More People Are Poor Because We Define Them as Poor

Back in the 1960s the major form of poverty alleviation was cash welfare… this is included in the incomes of those who are defined as poor. The poverty numbers from the 1960s are therefore the number of people who are still poor after we’ve helped them.

Since then … we’ve had a bipartisan move to stop just giving money to poor people and start giving them what we think they need. We give help with housing vouchers known as Section 8 vouchers… Food Stamps existed before but the program has been greatly extended. Medicaid, that free health care, is not included in household income either.

The EITC is the country’s largest poverty alleviation program and we don’t count its effect in reducing poverty at all.

Because, just as in the 1960s, we count peoples’ market and direct cash grant incomes when we place them below or above the poverty line. But we’ve moved our major methods of poverty alleviation from that direct cash assistance to those goods and services in kind plus aid through the tax system, all things which we don’t count when we place people above or below the poverty line.

Full story on the new U.S. poverty numbers here.

Comments (6)

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  1. Ken says:

    Very good. Helpful insight.

  2. Brian Williams. says:

    Poverty in America is certainly unique. The poor who live in Somolia, Peru and Bangladesh must think we’re insane.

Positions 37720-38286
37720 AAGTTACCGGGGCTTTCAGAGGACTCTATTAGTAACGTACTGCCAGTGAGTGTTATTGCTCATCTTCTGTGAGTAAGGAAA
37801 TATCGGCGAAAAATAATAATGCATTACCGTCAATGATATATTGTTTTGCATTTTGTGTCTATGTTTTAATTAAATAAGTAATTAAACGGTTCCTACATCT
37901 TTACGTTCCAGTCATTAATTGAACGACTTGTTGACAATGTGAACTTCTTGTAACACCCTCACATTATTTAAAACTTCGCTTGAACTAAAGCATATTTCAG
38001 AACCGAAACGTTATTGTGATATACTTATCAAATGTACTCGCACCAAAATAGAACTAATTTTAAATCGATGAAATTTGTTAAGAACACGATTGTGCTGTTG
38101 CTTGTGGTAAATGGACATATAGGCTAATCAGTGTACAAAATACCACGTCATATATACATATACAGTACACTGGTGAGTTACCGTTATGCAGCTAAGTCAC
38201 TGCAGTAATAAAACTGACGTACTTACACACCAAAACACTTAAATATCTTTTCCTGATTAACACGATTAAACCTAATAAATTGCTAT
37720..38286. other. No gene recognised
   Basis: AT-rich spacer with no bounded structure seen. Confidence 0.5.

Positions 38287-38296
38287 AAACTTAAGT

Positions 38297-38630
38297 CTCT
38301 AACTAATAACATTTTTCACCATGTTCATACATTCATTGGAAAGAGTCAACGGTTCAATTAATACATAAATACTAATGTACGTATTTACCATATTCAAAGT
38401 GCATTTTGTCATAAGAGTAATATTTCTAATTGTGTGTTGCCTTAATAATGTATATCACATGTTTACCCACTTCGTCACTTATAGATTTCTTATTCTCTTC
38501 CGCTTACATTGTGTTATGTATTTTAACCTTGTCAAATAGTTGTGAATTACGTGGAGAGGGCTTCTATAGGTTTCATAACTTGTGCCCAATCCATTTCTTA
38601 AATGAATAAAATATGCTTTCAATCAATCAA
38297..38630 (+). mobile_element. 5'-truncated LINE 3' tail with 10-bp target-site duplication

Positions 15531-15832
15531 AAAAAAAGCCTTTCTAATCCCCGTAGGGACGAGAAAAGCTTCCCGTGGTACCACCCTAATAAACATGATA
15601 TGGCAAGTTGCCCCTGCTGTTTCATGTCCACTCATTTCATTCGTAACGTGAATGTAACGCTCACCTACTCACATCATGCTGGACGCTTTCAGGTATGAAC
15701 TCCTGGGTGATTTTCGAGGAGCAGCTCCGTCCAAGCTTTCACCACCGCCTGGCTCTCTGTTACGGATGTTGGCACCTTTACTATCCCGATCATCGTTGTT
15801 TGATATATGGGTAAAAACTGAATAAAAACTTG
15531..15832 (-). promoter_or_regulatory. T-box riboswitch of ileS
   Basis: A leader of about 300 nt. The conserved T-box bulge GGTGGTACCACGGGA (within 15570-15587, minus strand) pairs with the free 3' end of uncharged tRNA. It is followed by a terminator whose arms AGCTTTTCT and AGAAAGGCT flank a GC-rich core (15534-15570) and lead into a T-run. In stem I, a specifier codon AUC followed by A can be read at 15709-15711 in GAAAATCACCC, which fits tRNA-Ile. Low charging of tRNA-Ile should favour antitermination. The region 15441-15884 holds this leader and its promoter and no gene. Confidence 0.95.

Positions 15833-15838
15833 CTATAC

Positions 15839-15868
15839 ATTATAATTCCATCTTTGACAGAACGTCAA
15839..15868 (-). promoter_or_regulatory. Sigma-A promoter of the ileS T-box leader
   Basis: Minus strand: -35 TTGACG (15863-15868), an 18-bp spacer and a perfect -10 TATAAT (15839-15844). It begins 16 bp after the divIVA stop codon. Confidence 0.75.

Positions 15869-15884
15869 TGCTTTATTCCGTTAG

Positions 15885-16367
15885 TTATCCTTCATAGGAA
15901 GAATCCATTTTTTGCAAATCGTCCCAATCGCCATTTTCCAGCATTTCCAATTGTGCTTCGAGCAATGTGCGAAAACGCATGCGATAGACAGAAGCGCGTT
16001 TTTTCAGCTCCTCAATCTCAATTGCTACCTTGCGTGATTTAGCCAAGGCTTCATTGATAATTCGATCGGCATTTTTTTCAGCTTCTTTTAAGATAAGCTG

3. Devon Herrick says:

    This article makes an interesting point. The official poverty statistics do not take into account non-cash income or income people are allowed to keep through the tax system. This method might be good for measuring income from your own efforts. But it does not provide anything meaningful with respect to the consumption of people living in poverty.

    The consumption of higher income people is coming out of their earned income. This is not true of low-income people.It’s like comparing apples and oranges.

  4. Virginia says:

    Wealth, like most other things in life, is relative.

  5. Buster says:

    The definition of poverty has turned from depravation of necessities to whether you can afford as many luxuries as your neighbors.

  6. Eric says:

    When I saw this title I was afraid this post was going to turn into another “people who own TV’s aren’t poor” screed, but I’m glad it went in a different direction.